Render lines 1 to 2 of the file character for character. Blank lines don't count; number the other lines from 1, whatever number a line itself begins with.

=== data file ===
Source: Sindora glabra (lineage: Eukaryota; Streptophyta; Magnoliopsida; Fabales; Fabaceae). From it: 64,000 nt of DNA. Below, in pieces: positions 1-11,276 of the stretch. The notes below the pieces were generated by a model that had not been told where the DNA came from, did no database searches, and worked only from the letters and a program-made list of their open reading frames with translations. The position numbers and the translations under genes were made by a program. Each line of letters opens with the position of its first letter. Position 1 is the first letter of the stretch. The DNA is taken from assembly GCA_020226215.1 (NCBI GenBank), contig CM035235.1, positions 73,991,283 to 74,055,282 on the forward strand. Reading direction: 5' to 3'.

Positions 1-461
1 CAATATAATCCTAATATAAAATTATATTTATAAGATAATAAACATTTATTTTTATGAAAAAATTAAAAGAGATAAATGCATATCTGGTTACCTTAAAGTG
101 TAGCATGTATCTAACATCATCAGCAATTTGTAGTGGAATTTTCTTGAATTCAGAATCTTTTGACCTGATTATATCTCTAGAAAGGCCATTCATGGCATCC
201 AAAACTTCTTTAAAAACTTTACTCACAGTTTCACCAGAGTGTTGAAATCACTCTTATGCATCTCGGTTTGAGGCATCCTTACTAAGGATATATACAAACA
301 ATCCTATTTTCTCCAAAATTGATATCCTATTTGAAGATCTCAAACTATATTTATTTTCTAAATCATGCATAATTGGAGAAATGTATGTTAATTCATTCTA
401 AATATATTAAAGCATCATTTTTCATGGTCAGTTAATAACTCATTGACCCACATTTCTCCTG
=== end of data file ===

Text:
Source: Sindora glabra (lineage: Eukaryota; Streptophyta; Magnoliopsida; Fabales; Fabaceae). From it: 64,000 nt of DNA. Below, in pieces: positions 1-11,276 of the stretch. The notes below the pieces were generated by a model that had not been told where the DNA came from, did no database searches, and worked only from the letters and a program-made list of their open reading frames with translations. The position numbers and the translations under genes were made by a program. Each line of letters opens with the position of its first letter. Position 1 is the first letter of the stretch. The DNA is taken from assembly GCA_020226215.1 (NCBI GenBank), contig CM035235.1, positions 73,991,283 to 74,055,282 on the forward strand. Reading direction: 5' to 3'.

Positions 1-461